These partners have given us constructive feedback, worked with us on business development, and connected us with others who value our business for its character. And, of course, we have many other people who are enthusiastic about investing in our business because they know our character, are inspired by our vision and are vocal cheerleaders for us. We see the act of investing as a huge show of support in itself – people don’t put their hard-earned money to work just anywhere. And our investors are going to help us bring more people onto our team to keep all the lines connected as our network grows.
JK: How do you encourage and empower your constituents — investors, policymakers, customers — to move our world toward a regenerative economy by taking action that contributes to the greater good?
KB: Prior to launching Pink Bench Distilling, Shawna and I both worked for many years in the public and non-profit sectors on solutions to the issues our business focuses on. We have a good sense of where the strengths and weaknesses of those sectors lie, and how our business can bridge those weaknesses and bolster those strengths.
This business is just starting out – but we aren’t. Entering the arena with a mind and mission toward doing the best we can for our ecosystem, our communities, and our business helps us from day one. We can plan and build our business systems on our extensive knowledge and values, rather than retrofit them in hindsight. For investors who are in the market for social change, we are there (along with so many others) to show them there are businesses custom-built for a regenerative economy by master crafters of mission-based work, and we need their support to more deeply integrate.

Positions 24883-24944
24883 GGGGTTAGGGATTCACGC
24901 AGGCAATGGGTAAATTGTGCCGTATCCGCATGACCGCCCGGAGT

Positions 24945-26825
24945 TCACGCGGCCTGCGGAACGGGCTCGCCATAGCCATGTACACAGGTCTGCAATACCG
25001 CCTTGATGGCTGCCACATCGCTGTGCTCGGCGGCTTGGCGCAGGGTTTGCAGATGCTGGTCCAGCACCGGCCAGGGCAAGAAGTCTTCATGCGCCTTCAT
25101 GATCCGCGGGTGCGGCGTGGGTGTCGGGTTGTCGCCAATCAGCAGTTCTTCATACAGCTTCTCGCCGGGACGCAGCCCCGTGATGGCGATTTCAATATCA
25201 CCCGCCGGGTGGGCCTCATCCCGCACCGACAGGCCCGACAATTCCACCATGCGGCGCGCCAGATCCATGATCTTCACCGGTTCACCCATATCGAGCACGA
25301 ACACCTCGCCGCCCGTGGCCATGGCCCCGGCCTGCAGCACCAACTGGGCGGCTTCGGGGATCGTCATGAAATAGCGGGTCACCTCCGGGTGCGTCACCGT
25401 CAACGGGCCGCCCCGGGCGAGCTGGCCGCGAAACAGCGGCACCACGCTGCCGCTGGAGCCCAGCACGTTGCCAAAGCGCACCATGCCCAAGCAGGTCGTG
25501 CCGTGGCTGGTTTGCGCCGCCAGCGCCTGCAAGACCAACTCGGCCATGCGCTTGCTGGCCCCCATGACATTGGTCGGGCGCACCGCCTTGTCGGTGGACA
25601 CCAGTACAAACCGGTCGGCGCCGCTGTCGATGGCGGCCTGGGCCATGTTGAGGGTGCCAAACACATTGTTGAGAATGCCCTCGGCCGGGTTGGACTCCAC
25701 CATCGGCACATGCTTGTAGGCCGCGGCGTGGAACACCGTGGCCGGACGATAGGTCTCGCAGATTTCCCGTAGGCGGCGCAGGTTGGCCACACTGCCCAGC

We have seen how our business can also motivate policymakers. Most people in the policy sphere gravitate there specifically because they want to create change for the better. The people we have worked with have been genuinely delighted to learn about our business and listen to how we are building it, what roadblocks we are encountering, and work with us to break through to them. People have voiced to us their inspiration and satisfaction when they have helped facilitate change within their policy role.